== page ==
Banning Hope: Bangladesh Garment Workers Seeking a Dollar an Hour Face Mass Firings, Violence, and False Arrests

Banning Hope: Bangladesh Garment Workers Seeking a Dollar an Hour Face Mass Firings, Violence, and False Arrests

Banning Hope: Bangladesh Garment Workers Seeking a Dollar an Hour Face Mass Firings, Violence, and False Arrests

The government and apparel factory owners in Bangladesh have carried out a brutal crackdown on garment workers in retaliation for largely peaceful protests against the country’s extremely low minimum wage. Since December of 2018, at least 65 workers have been arrested and subjected to baseless criminal charges, brought at the behest of factories that supply brands like H&M, Mango, and Next. 1 Factories producing for these and other brands have fired as many as 11,600 workers without legal justification, most of whom are unable to find other jobs due to systematic blacklisting.2 Some factories have even hired thugs to physically assault employees. Meanwhile, widespread violence by the Bangladeshi security forces has resulted in the death of one worker and sowed fear across the industry.

This attack on workers was in response to protests that erupted after the Bangladeshi government announced an increase in the minimum wage that left workers’ pay below $22 per week ($0.45 per hour), maintaining Bangladesh as the lowest-wage country among all major garment exporters. This report documents – via interviews with more than a hundred workers and extensive documentary research – that:

  • The wage protests in December of 2018 were largely peaceful;
  • The response by government security forces was characterized by indiscriminate use of physical force, in contravention of workers’ rights of speech, assembly, and association;
  • Arrests of, and criminal charges against, 65 workers were driven by demonstrably baseless complaints from managers of 30 factories, producing for a long list of well-known brands and retailers;
  • Some workers were charged based on alleged acts that took place miles away from their actual workplaces and in which the workers cannot possibly have taken part;
  • The mass firings, of as many as 11,600 workers, did not have valid grounds under the country’s labor law and were not carried out in a manner consistent with required procedures; and
  • Rather than terminating individual workers for documented violations of company rules, factory managers fired workers en masse, with no effort to credibly demonstrate cause, as a means of collective punishment of workers for their decision to participate in protests.

Since the scope of the repression makes it impossible to detail the circumstances of every arrest and every dismissal, this report focuses on a number of specific case studies that illustrate the broader pattern of unlawful behavior by factory management and the government.

The repression documented in this report is the most extensive the WRC has observed in two decades of work in Bangladesh. While it has not yet received the level of public attention of the crackdown on workers and labor leaders following similar mass wage protests in 2016, our research indicates that the scope of the recent repression is broader. During the previous crackdown, far fewer workers – roughly 1,200 – lost their jobs and 38 workers and labor leaders were detained. 3 Efforts by international human rights and worker rights groups, brands, and governments in early 2017 ultimately succeeded in ensuring that some, although not all, of those charges were dropped and that some factories made commitments to offer reinstatement to workers; however, factory owners were never held meaningfully accountable for their role in the unlawful repression of peaceful protest and assembly. Western brands and retailers continued to pour business into Bangladesh; exports to the US, for example, have grown 19% in the last year.4 This impunity helps explain why factory owners, backed by the government and its security apparatus, are again responding to legitimate protests against poverty wages with a massive campaign of illegal retaliation.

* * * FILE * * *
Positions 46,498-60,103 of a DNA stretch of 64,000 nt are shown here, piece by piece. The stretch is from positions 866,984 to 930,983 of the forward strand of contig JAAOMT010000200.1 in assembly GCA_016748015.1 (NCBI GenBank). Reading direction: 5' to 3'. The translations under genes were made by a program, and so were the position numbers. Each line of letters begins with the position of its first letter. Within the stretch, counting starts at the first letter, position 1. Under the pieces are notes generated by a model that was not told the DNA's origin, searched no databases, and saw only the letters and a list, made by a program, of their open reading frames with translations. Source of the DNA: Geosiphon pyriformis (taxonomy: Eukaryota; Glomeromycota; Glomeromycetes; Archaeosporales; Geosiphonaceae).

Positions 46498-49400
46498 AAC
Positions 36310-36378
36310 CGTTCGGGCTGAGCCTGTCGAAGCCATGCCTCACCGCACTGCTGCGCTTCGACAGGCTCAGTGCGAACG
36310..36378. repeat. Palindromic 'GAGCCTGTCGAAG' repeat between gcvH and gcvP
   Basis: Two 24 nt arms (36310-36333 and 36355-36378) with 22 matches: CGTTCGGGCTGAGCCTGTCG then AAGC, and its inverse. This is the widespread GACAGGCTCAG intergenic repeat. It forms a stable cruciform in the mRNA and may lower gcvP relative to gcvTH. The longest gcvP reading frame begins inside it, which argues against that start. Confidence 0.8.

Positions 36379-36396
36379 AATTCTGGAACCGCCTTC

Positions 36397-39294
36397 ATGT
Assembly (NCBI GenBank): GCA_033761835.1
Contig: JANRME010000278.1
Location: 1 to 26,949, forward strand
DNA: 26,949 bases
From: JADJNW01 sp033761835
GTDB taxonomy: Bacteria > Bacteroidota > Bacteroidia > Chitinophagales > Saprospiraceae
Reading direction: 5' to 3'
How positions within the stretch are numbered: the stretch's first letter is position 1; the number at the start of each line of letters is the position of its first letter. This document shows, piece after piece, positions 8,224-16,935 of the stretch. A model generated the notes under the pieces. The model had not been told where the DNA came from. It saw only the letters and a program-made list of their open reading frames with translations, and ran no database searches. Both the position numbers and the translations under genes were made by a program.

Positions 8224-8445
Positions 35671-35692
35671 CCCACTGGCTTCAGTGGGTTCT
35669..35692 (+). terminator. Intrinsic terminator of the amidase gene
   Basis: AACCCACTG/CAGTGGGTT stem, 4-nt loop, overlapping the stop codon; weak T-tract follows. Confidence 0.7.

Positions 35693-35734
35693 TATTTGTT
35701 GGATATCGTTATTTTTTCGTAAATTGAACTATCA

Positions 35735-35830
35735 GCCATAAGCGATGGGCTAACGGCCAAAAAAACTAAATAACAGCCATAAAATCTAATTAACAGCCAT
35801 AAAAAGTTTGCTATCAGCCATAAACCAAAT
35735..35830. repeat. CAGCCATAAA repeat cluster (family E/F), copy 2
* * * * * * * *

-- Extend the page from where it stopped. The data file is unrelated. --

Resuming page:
In order to remedy the harm that has been done to the workers directly affected and reverse the broader chilling effect on the right of all garment workers to peacefully protest and organize, the WRC asks all brands sourcing from Bangladesh to require all of their suppliers to:

  • Withdraw any criminal complaints they have filed in relation to the recent protests (as well as any remaining criminal complaints against workers and leaders from 2016); 5
  • Reinstate and provide back wages to all workers terminated or forced to resign in the wake of the protests; and
  • Commit to a nondiscriminatory hiring process, designed to end the blacklisting of workers based in their involvement in the protests.

A prompt and robust response by brands will be crucial to achieve any measure of justice for the thousands of workers facing unemployment and the dozens facing false criminal charges.

Read more here.